Malocclusion (often called crooked teeth or a “poor bite”) is the improper fit and alignment of the teeth and jaws. A common cause of malocclusion is teeth that have too much or too little room in the jaw.

Inherited traits, such as tooth and jaw size, mostly determine how well your teeth fit together. The most obvious sign of malocclusion is crooked or protruding teeth.

During the childhood and early teen years, orthodontists may straighten the teeth by changing the formation of the jaw, removing (extracting) selected teeth, or using fixed braces or removable appliances.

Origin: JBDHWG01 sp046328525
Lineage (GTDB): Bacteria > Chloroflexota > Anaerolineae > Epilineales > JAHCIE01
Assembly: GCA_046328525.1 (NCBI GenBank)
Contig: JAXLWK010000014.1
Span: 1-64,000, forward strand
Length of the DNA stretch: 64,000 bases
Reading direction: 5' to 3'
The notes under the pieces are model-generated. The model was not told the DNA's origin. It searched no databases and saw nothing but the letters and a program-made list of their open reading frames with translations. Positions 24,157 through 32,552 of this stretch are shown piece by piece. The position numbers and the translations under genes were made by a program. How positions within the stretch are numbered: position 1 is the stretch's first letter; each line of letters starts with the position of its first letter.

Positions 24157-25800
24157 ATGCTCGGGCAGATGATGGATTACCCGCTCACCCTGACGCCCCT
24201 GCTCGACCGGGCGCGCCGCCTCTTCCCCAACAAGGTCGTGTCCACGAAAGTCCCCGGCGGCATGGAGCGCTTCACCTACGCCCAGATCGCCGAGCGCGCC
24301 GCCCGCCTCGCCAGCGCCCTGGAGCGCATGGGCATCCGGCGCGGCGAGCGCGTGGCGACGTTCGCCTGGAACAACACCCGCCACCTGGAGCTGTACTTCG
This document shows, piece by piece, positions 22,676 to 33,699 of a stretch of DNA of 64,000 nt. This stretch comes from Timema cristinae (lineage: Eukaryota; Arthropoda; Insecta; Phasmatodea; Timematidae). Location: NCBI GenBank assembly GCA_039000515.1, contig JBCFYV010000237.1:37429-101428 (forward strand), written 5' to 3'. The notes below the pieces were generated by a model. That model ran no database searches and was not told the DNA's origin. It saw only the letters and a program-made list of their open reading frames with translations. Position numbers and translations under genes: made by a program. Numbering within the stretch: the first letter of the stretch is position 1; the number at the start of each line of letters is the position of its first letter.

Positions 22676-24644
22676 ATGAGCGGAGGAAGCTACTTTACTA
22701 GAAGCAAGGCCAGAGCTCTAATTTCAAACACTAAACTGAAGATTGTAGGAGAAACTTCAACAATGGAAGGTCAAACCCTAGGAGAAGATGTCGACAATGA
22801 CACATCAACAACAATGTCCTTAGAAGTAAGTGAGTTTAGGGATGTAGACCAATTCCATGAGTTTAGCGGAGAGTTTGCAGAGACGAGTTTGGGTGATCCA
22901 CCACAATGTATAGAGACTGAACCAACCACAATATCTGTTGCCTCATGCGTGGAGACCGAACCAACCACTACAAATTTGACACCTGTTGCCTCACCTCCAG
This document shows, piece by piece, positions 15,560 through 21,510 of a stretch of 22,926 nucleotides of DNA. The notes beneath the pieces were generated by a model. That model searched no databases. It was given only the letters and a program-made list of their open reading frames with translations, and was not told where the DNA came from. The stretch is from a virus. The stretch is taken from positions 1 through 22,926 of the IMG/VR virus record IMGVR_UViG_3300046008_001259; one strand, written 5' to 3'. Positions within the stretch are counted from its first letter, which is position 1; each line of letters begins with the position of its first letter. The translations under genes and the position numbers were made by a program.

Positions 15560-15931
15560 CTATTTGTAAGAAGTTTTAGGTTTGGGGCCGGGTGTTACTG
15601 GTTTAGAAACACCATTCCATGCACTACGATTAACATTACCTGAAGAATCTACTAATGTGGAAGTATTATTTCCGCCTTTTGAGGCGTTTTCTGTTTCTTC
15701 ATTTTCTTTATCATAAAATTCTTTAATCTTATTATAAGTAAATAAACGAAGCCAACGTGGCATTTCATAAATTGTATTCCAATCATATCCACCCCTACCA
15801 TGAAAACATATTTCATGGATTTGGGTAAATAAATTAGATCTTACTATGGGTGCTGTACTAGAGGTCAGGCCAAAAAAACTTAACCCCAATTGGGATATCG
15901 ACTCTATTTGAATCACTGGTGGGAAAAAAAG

In adults, treatment with braces can straighten crooked teeth caused by a jaw problem, but any restructuring of the jawbone must be done with surgery, sometimes in combination with orthodontic treatment.

Last Updated: January 22, 2009

Author: Jeannette Curtis

Medical Review: Kathleen Romito, MD - Family Medicine & Steven K. Patterson, BSc, DDS, MPH - Dentist

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